@ Nori – I saw an article that stated…”For no apparent reason, DB and all Germans banks will be closed next Monday. German people will not be allowed to enter a bank to withdraw their money.”

Yes, that’s true.

Do you want to know why? It’s because it’s a bank holiday to commemorate Tag der Deutschen Einheit (The Day of German Unity).

I really wish your American press would do a little homework.

Roy
Roy
Reply to  Karl Horst (Germany)
3 years ago

Karl, we all wish our American press would do a little homework.

Nori
Nori
Reply to  Karl Horst (Germany)
3 years ago

Karl,I have a hunch everyone here agrees wholeheartedly with your assessment of our media.It’s a national disgrace.They’re supposed to be the bulwark against corrupt politicos,not the soft downy pillow propping them up.Zman’s past essays concerning women in the workplace come in to play here.Lots of women in our media,and they all vote Democrat/Progressive,women’s “issues”. God help us.

Karl Horst (Germany)
Karl Horst (Germany)
Reply to  Nori
3 years ago

@ Nori – I believe it was your American press that broke the Water Gate scandal and ended President Nixon’s career. I think it is a safe bet that won’t happen again as long as a democrat is in office.

JohnTyler
JohnTyler
3 years ago

How bizarre is it that the Libertarian running for prez, Gary Johnson, is roundly condemned as a moron because he did not know what Aleppo is nor could he name a foreign leader he admires. Trump is also criticized because, among other things, he does not have “foreign or domestic policy experience.” Yet, the ruling elites in our government and in foreign nations, who are totally knowledgeable about all this crap , are the same folks who have literally set the world on fire; who have totally fucked up the world. It is pretty damn clear that knowing stuff –… Read more »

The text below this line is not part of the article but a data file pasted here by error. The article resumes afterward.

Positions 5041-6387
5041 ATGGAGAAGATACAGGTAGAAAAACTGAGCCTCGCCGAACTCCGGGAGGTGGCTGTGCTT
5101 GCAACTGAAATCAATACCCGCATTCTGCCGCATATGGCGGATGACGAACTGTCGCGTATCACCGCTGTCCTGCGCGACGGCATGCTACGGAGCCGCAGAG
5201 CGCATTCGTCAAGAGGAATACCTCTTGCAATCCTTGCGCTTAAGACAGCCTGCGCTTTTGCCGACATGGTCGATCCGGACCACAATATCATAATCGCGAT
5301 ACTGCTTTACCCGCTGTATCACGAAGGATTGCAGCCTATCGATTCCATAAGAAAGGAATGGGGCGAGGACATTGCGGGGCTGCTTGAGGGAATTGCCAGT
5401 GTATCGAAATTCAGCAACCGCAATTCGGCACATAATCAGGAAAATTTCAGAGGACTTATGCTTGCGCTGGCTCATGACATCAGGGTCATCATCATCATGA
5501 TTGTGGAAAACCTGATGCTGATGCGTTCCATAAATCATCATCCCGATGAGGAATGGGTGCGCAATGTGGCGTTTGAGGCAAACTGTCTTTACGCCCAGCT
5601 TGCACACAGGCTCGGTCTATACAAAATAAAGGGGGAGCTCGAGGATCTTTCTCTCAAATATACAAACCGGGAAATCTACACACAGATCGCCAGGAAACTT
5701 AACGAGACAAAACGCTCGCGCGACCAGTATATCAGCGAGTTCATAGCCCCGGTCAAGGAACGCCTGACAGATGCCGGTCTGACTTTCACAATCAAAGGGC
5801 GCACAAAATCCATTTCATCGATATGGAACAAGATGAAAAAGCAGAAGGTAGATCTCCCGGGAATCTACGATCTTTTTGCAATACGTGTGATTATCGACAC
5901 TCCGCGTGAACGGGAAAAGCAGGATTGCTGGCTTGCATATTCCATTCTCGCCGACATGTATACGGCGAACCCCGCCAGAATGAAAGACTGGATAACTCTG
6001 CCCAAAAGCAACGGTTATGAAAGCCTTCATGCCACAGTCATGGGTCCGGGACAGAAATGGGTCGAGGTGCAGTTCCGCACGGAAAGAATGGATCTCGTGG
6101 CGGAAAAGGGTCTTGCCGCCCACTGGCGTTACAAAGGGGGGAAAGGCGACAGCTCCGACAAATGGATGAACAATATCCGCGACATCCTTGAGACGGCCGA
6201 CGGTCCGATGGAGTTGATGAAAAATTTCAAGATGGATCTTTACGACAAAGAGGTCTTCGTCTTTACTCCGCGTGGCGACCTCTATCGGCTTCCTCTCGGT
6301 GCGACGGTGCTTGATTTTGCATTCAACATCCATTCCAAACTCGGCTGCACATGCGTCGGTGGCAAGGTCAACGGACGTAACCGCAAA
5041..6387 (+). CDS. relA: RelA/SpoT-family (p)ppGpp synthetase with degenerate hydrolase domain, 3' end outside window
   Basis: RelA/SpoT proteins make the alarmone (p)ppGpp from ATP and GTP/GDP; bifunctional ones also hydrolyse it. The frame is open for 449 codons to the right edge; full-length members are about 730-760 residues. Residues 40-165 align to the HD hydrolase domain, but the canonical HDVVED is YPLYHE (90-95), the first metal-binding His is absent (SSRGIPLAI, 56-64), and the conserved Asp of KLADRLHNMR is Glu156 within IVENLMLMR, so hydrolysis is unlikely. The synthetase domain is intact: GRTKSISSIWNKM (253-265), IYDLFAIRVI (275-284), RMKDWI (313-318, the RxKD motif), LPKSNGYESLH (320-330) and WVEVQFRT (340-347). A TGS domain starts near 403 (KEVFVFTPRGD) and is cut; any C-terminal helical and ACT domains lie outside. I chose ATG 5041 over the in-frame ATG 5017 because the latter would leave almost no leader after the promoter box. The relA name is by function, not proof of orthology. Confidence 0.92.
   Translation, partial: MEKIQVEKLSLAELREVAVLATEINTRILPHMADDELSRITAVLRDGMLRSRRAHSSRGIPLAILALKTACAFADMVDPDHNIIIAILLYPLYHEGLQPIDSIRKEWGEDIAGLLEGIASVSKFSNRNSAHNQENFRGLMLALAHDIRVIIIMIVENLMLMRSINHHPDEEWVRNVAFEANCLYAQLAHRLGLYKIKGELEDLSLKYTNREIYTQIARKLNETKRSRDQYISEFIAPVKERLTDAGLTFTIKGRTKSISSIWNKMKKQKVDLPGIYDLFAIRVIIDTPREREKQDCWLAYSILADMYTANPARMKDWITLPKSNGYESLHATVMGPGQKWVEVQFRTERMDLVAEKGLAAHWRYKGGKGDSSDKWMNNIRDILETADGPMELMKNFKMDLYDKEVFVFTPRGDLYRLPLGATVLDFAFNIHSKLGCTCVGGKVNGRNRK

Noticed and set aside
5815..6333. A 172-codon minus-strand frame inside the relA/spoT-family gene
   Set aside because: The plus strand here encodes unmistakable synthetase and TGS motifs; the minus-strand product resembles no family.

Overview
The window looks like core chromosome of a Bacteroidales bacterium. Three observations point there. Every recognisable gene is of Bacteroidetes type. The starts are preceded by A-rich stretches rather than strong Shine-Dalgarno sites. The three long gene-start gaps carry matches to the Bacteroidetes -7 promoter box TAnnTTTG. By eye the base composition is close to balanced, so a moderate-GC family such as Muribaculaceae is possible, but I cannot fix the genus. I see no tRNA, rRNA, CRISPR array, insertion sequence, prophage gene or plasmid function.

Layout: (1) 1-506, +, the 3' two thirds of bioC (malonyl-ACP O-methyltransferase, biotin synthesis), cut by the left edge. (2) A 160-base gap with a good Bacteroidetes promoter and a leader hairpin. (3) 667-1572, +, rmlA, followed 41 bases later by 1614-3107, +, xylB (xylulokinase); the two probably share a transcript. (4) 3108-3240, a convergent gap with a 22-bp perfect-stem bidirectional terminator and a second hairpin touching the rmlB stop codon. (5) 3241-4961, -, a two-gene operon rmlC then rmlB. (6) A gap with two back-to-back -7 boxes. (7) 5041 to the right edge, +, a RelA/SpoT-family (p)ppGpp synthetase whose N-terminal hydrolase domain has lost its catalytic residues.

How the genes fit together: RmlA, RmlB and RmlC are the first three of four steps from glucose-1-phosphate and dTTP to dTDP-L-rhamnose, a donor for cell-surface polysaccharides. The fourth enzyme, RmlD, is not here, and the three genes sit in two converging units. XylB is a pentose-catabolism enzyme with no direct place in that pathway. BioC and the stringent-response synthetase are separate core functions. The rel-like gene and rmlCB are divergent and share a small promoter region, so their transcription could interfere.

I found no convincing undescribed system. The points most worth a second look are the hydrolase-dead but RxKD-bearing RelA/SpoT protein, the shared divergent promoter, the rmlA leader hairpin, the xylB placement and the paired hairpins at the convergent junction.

Al from da Nort
Al from da Nort
Reply to  JohnTyler
3 years ago

The fundamental problem re DB leverage, Wells Fargo account fraud, etc. is that there has not been any actual price paid by the senior management who are the primary beneficiaries (via bonuses) of pushing the edge of the envelope. This is apparently due to elite collusion. The fines in the papers are paid by the stockholders only: That is, your and my pension funds. When there is general bonus disgorgement three levels down and actual legal jeopardy for the actual fraudsters. then you might see some changes. As it is, ‘Wall St.’ has socialized the risks and privatized the gains.… Read more »